Will offering employees vaccination incentives work?
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As states continue to expand their criteria about who’s eligible to get the COVID-19 vaccine, some workplaces are offering incentives to their employees to get immunized.
These incentives range from stipends and extra pay to gift cards and even time off.
But there’s plenty of debate among behavioral economists about whether incentives work.
Mark Goldstein, an employment lawyer with Reed Smith, said it’s a difficult balancing act.
“All the clients that I advise on this are trying to be sensitive to people’s views on this issue, but also trying to make sure that everyone has the safest work environment possible,” Goldstein said.
“Amtrak is allowing excused absences for employees receiving vaccination during their regularly scheduled work hours, when they submit the documentation of receiving the vaccine,” said Kimberly Woods, a spokesperson for Amtrak.
It’s also offering up to two hours’ worth of bonus pay.
But Goldstein said rewarding vaccinations remains legally murky. And there’s the question of whether incentives even work.
Cynthia Cryder, an economist at Washington University in St. Louis, said incentives are not going to change how much people trust the vaccine.
“In fact, the evidence that we have suggests that when there’s higher compensation, people assume there’s greater risk involved,” she said.
Cryder’s research has also found offering rewards can raise suspicions among people who previously had no opinion.
There’s another cost, said Denise Rousseau, an organizational psychologist from Carnegie Mellon. Incentives can strip the ethical component from getting vaccinated.
“If you have to reward me for this, you want me to do this for reasons that aren’t about morality and aren’t about social good. You want to get more work out of me,” Rousseau said.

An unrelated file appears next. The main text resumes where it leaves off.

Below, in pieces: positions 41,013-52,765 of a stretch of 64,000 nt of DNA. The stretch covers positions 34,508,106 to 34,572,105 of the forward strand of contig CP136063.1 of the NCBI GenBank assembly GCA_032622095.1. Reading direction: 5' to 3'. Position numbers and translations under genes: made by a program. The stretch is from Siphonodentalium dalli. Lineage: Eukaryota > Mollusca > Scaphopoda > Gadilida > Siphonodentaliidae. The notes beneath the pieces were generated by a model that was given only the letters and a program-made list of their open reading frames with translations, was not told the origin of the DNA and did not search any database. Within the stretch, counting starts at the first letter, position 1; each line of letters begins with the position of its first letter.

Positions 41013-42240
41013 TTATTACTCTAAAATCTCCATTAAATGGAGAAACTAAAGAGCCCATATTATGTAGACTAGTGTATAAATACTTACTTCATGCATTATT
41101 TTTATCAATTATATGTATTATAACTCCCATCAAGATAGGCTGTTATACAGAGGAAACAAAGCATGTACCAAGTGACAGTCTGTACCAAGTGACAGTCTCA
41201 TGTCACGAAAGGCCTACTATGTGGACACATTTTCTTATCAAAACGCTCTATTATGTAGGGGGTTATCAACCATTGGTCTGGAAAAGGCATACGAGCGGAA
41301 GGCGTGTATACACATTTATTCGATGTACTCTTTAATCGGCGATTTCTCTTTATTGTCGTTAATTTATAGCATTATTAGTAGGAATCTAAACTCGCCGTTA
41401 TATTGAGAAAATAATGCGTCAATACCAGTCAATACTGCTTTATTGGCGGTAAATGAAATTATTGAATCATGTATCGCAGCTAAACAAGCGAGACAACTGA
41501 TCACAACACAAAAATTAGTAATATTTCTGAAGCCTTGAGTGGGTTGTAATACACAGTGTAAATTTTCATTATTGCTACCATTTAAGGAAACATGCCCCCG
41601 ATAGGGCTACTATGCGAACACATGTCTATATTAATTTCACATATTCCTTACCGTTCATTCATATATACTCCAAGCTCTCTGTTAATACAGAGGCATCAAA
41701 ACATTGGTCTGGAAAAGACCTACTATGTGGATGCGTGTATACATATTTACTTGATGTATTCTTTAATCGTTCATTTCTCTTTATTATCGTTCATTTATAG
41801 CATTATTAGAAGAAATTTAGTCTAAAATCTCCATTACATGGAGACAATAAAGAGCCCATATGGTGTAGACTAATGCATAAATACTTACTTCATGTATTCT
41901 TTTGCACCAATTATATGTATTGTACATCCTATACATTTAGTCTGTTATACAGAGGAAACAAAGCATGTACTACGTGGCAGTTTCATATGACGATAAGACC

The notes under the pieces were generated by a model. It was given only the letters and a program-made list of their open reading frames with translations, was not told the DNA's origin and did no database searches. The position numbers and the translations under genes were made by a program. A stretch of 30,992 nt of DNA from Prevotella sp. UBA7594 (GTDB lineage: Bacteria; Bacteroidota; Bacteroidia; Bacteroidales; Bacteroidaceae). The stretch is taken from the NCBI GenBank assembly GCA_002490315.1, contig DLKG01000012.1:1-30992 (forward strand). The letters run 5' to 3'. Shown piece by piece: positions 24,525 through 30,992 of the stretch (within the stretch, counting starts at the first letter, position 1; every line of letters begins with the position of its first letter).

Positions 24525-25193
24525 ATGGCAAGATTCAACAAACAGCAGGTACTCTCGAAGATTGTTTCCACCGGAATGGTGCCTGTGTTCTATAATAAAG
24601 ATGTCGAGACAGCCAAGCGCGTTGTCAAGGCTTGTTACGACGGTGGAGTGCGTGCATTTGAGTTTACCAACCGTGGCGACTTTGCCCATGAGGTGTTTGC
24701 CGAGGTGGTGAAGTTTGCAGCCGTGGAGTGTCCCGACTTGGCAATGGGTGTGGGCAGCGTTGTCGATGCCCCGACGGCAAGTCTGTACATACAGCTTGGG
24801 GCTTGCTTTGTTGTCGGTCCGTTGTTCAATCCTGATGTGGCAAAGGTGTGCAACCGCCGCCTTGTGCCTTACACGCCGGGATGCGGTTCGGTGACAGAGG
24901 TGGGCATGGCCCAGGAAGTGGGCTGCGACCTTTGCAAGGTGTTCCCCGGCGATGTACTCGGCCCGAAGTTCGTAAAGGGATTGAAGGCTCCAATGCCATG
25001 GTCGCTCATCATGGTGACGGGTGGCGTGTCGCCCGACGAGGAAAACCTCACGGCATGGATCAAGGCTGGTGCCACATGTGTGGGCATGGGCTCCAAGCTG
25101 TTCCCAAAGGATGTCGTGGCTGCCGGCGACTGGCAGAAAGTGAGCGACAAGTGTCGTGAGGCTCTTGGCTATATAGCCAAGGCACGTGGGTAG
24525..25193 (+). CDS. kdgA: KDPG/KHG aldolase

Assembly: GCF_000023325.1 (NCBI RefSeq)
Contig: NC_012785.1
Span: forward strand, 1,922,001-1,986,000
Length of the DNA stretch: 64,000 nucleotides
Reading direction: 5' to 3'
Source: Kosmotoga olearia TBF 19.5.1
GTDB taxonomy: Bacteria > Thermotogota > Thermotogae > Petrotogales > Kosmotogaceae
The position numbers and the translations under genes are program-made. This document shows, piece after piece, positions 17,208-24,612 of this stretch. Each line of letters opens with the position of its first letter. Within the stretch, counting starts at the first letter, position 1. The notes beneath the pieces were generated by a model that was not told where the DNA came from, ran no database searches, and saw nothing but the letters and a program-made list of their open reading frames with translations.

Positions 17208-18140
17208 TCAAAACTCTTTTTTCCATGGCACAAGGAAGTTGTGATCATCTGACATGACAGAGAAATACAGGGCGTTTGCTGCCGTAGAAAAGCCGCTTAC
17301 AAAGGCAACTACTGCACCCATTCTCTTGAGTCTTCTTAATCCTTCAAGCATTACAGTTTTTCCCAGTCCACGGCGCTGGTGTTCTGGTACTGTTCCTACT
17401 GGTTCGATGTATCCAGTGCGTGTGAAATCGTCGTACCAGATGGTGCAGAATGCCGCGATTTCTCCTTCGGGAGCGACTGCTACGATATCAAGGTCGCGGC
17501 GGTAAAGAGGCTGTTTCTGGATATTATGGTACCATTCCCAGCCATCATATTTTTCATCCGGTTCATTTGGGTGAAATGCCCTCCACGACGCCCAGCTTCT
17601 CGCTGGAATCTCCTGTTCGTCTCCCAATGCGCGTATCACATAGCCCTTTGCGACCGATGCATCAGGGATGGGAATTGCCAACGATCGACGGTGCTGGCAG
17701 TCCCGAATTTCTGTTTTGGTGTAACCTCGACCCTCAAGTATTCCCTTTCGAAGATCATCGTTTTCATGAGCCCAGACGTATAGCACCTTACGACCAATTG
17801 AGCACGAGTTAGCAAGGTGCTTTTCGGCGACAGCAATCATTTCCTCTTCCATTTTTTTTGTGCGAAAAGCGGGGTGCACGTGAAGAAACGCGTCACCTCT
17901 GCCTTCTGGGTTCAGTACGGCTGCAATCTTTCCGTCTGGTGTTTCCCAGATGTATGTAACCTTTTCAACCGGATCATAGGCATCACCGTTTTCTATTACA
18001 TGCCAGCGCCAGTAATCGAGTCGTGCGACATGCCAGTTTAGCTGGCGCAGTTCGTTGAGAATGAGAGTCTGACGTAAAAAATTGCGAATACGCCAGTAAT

As vaccines become more available, incentives may lose appeal. And the American workforce may be split between those who get vaccinated and those who refuse.
COVID-19 Economy FAQs
What’s the outlook for vaccine supply?
Chief executives of America’s COVID-19 vaccine makers promised in congressional testimony to deliver the doses promised to the U.S. government by summer. The projections of confidence come after months of supply chain challenges and companies falling short of year-end projections for 2020. What changed? In part, drugmakers that normally compete are now actually helping one another. This has helped solve several supply chain issues, but not all of them.
How has the pandemic changed scientific research?
Over the past year, while some scientists turned their attention to COVID-19 and creating vaccines to fight it, most others had to pause their research — and re-imagine how to do it. Social distancing, limited lab capacity — “It’s less fun, I have to say. Like, for me the big part of the science is discussing the science with other people, getting excited about projects,” said Isabella Rauch, an immunologist at Oregon Health & Science University in Portland. Funding is also a big question for many.
What happened to all of the hazard pay essential workers were getting at the beginning of the pandemic?
Almost a year ago, when the pandemic began, essential workers were hailed as heroes. Back then, many companies gave hazard pay, an extra $2 or so per hour, for coming in to work. That quietly went away for most of them last summer. Without federal action, it’s mostly been up to local governments to create programs and mandates. They’ve helped compensate front-line workers, but they haven’t been perfect. “The solutions are small. They’re piecemeal,” said Molly Kinder at the Brookings Institution’s Metropolitan Policy Program. “You’re seeing these innovative pop-ups because we have failed overall to do something systematically.”
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